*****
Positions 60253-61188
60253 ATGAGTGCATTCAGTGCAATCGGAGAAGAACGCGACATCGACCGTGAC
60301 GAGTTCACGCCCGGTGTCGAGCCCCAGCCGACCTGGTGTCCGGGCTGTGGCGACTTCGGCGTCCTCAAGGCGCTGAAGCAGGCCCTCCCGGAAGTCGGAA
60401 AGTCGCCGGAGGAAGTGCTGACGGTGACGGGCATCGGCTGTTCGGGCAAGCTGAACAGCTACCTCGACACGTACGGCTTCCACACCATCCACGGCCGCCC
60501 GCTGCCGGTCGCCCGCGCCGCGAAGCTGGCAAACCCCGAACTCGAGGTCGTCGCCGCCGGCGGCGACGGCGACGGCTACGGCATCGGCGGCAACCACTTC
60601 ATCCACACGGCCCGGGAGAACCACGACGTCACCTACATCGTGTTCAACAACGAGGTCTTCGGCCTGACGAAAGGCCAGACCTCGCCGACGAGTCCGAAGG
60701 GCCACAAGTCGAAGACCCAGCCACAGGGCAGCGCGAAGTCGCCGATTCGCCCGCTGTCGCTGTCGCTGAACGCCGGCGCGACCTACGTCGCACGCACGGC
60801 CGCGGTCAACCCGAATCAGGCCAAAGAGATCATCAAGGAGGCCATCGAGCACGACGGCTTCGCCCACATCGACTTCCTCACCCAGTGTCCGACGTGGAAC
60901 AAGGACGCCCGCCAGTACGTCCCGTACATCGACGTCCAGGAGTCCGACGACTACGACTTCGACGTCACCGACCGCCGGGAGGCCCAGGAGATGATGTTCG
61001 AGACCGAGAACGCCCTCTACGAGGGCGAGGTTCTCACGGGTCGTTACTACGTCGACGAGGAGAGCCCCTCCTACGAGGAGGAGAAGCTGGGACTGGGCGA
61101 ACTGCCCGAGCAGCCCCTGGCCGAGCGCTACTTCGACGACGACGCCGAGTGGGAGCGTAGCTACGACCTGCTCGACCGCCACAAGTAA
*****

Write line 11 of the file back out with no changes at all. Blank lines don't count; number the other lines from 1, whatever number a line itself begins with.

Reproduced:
61101 ACTGCCCGAGCAGCCCCTGGCCGAGCGCTACTTCGACGACGACGCCGAGTGGGAGCGTAGCTACGACCTGCTCGACCGCCACAAGTAA